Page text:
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RUNNING TIME 103 minutes
– Audio Commentary with director Ole Bornedal
– Audio Commentary with writers Juliet Snowden and Stiles White
– “The Real History of the Dibbuk Box” Featurette
– Theatrical Trailer
Yet another possession movie.
Jeffrey Dean Morgan, Kyra Sedgwick, Natasha Calis, Madison Davenport, Matisyahu
After buying a mysterious box at a yard sale, Em (Natasha Calis) becomes possessed by an evil spirit. As things begin to spiral out of control, her father (Jeffrey Dean Morgan) must team up with his ex-wife (Kyra Sedgwick) to find a way to save their daughter.
Writing a review for The Possession is difficult. Subjectively, the film covers no new ground for the genre and seems content coasting by on a plot that we’ve seen dozens of times before. To make matters worse, if you were to watch the trailer before viewing the film you’d have the one scare that dares to be different ruined for you. Yet, there are still some surprisingly effective moments, and the cast gives the film everything they’ve got. Add in a bit of Raimi flair and you have a film that I enjoyed, despite its derivative nature.
The Possession opens with a sequence that feels right out of Raimi’s own Drag Me to Hell, but disappointingly changes tone the minute the scene ends. I wasn’t expecting that sort of craziness going in, but once I saw it I wanted more. This tonal imbalance sticks with the film for its entire running time, switching between quiet, brooding horror and zany deadite-esque possession sequences. These scenes are incredibly fun, especially the balls-to-the-wall battle with the demon at the end, but they feel like they belong in different film.
Once we settle in with the family and strange things start to occur, it’s obvious that the writers wanted to make not only a horror film, but a family drama as well. The family beats are actually more effective that some of the scares, which ends up helping the film through some of its missteps. This feels like a real family that fell apart for the wrong reasons, and by the end you find yourself rooting for them, not only to save their daughter, but their marriage as well. Jeffrey Dean Morgan and Kyra Sedgwick have fantastic on-screen chemistry, and the two young girls were cast perfectly. Natasha Calis is particularly outstanding, especially as the demon begins to take control.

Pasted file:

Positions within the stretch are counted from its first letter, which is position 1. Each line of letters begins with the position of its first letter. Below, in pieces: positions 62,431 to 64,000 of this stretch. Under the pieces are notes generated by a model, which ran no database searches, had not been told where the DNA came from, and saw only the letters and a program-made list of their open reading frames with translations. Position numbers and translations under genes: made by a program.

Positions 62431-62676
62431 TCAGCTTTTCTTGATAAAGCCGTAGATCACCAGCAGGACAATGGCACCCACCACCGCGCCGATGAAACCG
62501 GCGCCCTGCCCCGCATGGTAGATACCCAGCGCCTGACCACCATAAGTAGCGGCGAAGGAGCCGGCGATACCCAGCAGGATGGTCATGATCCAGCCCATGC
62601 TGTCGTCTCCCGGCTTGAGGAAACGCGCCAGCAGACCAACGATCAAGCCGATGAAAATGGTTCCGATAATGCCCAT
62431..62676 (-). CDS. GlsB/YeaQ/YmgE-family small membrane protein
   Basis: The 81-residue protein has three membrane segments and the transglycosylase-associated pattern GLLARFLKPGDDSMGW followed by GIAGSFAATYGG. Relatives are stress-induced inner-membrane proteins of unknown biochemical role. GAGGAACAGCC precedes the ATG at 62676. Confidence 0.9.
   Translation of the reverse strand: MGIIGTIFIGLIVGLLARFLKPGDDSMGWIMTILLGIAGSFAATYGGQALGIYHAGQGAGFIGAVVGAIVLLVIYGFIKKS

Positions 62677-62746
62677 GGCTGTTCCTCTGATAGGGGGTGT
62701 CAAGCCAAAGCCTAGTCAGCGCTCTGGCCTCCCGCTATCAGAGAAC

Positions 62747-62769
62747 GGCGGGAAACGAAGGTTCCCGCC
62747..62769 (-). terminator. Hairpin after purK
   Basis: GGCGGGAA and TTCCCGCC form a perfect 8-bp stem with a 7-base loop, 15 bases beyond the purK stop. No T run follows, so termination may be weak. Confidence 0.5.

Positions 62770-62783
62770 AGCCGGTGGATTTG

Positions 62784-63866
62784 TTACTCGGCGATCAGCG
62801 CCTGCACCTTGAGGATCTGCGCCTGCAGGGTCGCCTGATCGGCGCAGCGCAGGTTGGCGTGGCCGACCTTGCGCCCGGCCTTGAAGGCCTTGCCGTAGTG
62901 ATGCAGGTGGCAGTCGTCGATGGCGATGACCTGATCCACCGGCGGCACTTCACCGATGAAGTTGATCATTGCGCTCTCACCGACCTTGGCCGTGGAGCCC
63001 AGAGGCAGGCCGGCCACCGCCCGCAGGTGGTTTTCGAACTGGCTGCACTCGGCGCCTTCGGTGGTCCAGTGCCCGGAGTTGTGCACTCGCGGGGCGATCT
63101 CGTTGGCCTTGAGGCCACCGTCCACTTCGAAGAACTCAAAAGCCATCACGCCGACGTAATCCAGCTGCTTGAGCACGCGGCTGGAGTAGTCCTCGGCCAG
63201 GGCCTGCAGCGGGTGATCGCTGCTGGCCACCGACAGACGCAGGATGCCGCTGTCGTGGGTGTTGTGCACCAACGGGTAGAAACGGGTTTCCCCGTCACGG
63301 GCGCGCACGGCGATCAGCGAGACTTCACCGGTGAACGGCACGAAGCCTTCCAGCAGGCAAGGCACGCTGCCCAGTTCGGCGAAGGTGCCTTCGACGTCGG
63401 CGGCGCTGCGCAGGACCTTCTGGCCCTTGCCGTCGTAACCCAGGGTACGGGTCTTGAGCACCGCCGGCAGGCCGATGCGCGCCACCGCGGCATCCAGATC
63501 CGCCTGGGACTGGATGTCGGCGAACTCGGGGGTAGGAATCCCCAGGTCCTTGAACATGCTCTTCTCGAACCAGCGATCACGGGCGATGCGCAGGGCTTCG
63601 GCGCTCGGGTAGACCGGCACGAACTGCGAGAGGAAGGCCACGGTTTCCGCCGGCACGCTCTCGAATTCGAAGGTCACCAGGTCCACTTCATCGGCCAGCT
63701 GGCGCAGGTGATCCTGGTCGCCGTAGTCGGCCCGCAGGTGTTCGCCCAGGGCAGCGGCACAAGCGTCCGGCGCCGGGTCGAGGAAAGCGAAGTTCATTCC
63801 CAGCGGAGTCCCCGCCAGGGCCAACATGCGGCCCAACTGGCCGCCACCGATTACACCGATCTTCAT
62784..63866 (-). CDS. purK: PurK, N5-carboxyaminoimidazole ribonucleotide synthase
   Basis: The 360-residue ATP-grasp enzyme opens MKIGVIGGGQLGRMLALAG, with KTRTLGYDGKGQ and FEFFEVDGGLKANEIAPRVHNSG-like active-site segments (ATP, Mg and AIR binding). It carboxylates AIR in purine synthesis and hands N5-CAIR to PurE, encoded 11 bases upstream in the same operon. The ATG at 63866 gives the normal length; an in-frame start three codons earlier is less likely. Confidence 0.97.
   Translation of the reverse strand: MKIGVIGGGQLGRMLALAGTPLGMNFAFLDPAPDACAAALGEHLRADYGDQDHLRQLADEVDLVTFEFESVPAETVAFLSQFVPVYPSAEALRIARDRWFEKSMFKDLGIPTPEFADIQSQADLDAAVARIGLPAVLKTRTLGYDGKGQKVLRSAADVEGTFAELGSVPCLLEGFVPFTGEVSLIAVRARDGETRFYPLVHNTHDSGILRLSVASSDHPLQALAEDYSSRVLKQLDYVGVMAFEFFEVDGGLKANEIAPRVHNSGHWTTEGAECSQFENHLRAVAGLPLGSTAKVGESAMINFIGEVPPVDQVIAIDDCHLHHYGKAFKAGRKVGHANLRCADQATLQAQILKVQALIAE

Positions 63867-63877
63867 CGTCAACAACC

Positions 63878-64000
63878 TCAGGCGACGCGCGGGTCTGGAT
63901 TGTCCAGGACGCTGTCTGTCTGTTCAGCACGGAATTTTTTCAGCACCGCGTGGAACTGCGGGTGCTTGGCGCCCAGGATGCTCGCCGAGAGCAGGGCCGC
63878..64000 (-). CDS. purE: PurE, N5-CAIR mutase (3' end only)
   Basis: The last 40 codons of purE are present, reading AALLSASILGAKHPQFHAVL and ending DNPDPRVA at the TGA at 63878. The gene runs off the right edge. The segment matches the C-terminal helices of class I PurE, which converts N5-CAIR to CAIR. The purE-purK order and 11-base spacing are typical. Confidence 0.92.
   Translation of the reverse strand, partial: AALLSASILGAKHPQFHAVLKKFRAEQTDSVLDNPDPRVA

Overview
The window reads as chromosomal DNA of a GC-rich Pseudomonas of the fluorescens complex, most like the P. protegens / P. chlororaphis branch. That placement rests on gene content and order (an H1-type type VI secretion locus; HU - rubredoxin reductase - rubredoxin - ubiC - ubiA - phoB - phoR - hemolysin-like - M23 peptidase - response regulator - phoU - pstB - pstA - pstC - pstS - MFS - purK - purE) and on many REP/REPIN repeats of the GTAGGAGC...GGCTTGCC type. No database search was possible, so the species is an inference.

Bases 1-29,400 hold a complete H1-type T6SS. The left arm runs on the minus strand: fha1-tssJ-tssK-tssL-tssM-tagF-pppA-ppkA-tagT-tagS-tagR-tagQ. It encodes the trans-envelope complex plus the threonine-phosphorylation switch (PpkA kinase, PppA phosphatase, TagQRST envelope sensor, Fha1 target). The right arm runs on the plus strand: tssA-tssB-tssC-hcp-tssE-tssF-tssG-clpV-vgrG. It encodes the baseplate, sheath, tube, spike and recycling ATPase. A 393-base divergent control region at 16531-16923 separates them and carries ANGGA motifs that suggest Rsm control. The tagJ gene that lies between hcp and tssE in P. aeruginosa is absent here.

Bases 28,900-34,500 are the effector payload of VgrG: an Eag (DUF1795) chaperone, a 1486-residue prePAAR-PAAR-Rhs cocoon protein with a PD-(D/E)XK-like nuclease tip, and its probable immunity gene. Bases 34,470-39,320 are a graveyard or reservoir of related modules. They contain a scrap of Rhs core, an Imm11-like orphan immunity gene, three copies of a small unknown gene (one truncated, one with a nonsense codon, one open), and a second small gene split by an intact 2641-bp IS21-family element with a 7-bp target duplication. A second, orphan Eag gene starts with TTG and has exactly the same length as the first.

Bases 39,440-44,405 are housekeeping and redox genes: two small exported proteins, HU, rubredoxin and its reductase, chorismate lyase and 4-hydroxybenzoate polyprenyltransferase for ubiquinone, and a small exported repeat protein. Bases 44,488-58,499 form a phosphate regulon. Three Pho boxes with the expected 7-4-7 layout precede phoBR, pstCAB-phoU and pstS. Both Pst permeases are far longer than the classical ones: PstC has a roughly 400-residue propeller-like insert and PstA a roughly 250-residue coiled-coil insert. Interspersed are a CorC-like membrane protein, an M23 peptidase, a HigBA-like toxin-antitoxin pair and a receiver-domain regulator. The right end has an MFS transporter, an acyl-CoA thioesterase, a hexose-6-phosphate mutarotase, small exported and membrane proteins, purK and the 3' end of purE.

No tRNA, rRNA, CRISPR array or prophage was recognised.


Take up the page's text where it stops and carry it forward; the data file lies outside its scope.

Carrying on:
The best part of the film may be the cinematography, as the whole thing looks absolutely gorgeous. Some of the lighting is remarkably effective, and the film isn’t afraid to leave the audience in total blackness on multiple occasions. A sequence near the end where the only lighting comes from a flashing exit sign is very scary (if not a little cheesy), and it’s a shame it was given away by the trailers.
There are a couple of questionable sequences where the audience is left wondering if something might have been left on the cutting room floor. A set-up for an obvious scare involving a doggy door goes nowhere, and the old woman from the opening sequence feels unnecessary when she returns for a brief jump scare. Speaking of jump scares, this movie continues horror obsession with out-of-place loud noises. I don’t need a music cue to tell me something scary has just happened, the visuals should be allowed to speak for themselves.
I enjoyed The Possession for what it was, but it’s disappointing to think about how good it could have been. With such a fantastic cast and crew, this could have been the number one horror film of 2012. Instead, it ends up being a solid family drama bookended by horror sequences. Definitely worth a look for fans of the genre, but those of you who are tired of little kids getting possessed won’t find anything new here.
I love the slip cover for the DVD, but sadly it’s ruined by a permanent DVD + DIGITAL COPY + ULTRAVIOLET tag at the top. Why studios feel the need to make these permanent fixtures on DVD cases I’ll never know. The film itself looks great, with the scenes in total blackness looking just as inky as they did in the theatre.
The director’s commentary on the disc is interesting, if a bit boring. Ole Bornedal isn’t the most exciting man on the planet, and you feel as though he’s talking to himself throughout the commentary rather than the viewers. The writers commentary fairs much better and provides plenty of insight into the making of the film. Unfortunately, the plot holes and out of place scenes are never touched upon, which is the one thing I really wanted out of these features. The Dibbuk box featurette is fluff, and the trailer ruins most of the good stuff. Skip it if you can.
Out of a Possible 5 Stars